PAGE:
Saturday, April 23, 2016

Plant Profile: Utricularia longifolia

This is part of a series of posts describing my experiences with different species, their culture requirements, and photos of their growth in my collection. The full series can be read here, or by species at the Series page
If I were forced right now to rank all of my plants by how much I love them, Utricularia longifolia probably wouldn't be on top, but it would be a near-run thing. Consider this picture from a couple days ago.

Utricularia longifolia flowers.
U. longifolia flower, 4-21-2016, after nearly 8 weeks open.
See that flower in the middle? The one that's starting to wilt? It opened on the 27th of February. That means it's been open for 8 weeks. Take that orchids! And this is from a plant that probably couldn't be easier.

I got my U. longifolia during my first trip to California Carnivores, the time when I tried to buy a bunch of Damon's collection pots by accident. I think he fetched it smooth over my embarrassment. Sweet guy!

Utricularia longifolia.
U. longifolia, 7-22-2014. Just getting started!
U. longifolia is extremely low-maintenance in my conditions. Early on I had to move it to its own little tray because it kept sending out stolons toward other pots. That actually proved to be a pretty good move, since it let me give the plant a nice flood/dry cycle.

Utricularia longifolia.
U. longifolia, 1-26-2015. Long leaf! This is almost ready to bloom.
Lots of people have asked me for advice with U. longifolia, but I can't say anything definitive since I haven't tried growing it in different ways. Here's the basics: it's 18 inches and a bit offset from my lights, so not very intense light, though it is good light; in my garage, where temperatures tend toward the 50s and 60s, occasionally getting cooler in the winter, and ranging into the upper 70s during the hottest days of summer; planted in long fiber Sphagnum moss, I water its tray every 10 days or so. The water level almost always drops way down before I water it, though the moss never really dries out. I water to the very top, nearly flooding the pot. The secret to U. longifolia culture is probably buried somewhere in that description, but I don't know what is the important bit.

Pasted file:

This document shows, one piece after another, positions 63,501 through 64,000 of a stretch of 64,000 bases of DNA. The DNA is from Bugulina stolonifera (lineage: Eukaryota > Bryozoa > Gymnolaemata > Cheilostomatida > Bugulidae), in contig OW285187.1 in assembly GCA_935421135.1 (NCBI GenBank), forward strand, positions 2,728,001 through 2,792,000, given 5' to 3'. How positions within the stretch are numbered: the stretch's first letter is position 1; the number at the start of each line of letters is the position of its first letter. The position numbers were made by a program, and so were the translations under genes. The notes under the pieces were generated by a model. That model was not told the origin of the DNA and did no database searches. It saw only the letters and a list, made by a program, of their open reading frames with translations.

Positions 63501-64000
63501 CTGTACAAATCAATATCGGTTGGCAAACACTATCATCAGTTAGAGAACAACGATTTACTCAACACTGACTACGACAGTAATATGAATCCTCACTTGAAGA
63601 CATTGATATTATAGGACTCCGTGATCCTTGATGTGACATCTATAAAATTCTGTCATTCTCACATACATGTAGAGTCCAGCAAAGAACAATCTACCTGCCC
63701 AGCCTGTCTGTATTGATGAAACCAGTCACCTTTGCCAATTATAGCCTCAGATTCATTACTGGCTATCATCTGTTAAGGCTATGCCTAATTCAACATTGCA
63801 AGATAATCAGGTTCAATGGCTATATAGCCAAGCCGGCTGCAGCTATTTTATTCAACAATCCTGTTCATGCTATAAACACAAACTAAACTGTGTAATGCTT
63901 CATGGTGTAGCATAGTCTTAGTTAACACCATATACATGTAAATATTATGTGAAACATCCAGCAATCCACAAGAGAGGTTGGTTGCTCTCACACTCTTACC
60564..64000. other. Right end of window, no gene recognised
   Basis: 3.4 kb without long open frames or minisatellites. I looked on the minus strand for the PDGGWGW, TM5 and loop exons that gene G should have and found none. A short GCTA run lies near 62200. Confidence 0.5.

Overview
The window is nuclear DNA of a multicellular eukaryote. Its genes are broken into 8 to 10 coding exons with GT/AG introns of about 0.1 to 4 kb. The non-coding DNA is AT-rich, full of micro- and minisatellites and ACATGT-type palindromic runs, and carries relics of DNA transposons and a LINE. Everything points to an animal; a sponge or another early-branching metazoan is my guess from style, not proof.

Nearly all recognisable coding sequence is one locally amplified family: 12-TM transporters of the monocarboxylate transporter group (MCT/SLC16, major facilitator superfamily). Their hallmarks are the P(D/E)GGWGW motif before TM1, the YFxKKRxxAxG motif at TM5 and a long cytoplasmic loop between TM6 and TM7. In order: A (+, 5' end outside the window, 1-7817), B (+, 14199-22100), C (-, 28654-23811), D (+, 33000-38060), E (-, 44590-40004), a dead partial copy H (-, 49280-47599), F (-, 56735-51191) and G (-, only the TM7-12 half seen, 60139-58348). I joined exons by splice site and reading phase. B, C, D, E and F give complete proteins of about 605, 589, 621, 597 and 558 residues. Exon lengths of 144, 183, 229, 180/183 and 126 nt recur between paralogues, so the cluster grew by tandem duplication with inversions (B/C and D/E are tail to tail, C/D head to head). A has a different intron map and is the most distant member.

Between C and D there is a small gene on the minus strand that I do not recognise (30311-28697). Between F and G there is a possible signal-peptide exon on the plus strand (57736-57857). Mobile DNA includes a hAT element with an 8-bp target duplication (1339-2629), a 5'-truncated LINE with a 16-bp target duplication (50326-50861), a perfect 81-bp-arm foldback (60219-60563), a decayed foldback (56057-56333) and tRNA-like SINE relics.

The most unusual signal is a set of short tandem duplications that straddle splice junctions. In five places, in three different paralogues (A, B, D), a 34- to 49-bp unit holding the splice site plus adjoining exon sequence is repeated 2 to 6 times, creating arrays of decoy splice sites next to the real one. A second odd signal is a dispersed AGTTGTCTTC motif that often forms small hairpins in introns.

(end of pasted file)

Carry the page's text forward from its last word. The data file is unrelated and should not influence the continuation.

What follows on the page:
After 7 months or so of that treatment, I was rewarded with my first flower stalk.

Utricularia longifolia flower spike.
U. longifolia flower spike, 2-19-2015. I was so excited.
Much like many popular species of orchid, the scape takes several weeks to develop. This first year I only had 2 scapes, and they got hit with aphids, so it was a bit of a let down, though the first few flowers were nice. This year I got 6 flower stalks.

Utricularia longifolia in full flower.
U. longifolia in full bloom, 3-20-2016.
At the peak of the bloom there were 14 open flowers. It was amazing! The two largest stalks look like they'll have 6 or 7 buds in the full course of the bloom, while the smaller ones have 2-3. It seems like the peak of the bloom lasts 2 or 3 weeks, while the full bloom cycle will probably be around 3 months. Not bad at all!

One funny thing about confining my plant to its own little tray/pot is what happens below the pot. It's a bit nuts.

Utricularia longifolia stolons and traps.
U. longifolia, 4-21-2016. About 18 months of stolon development.
You can see the trap development right on the bottom there, and the density of stolons is nuts. This plant would probably like a LOT more space. A part of me is considering getting it into a big pot and seeing what happens. I'll let it finish blooming first, but I might need to mess around with it come summer.

Seriously, U. longifolia is a great plant. I've heard of being growing them in windowsills just fine, in greenhouses, under lights, and outside. If you find any, give it a shot! Maybe I'll try and divide mine up into a few pots to trade/sell. We'll see!

Utricularia longifolia flowers.
U. longifolia flower detail, 3-27-2016.

The Breakdown
  • media: Long-fiber Sphagnum seems to work well.
  • light: Modest light is fine. Probably gets longer leaves in dimmer light.
  • water: Seems to like periodic flood/dry cycles. I achieve this through the careful method of being terrible at watering on time.
  • temperature: Avoid frosts. Probably prefers cooler temperatures, but I bet it would be fine growing warmer as well.
  • feeding: Probably foliar feeding with something like MaxSea would work, but I've never done it.
  • propagation: Divisions are the way. Be careful keeping it near other pots, because the stolons will aggressively colonize its neighbors.
  • flowers: Starts blooming for me in the late winter/early spring.

2 comments:

  1. Thanks for the article! Love that plant! Good growing!

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  2. Our plant is also flowering here at Meadowview. Such a beautiful species indeed! :)

    ReplyDelete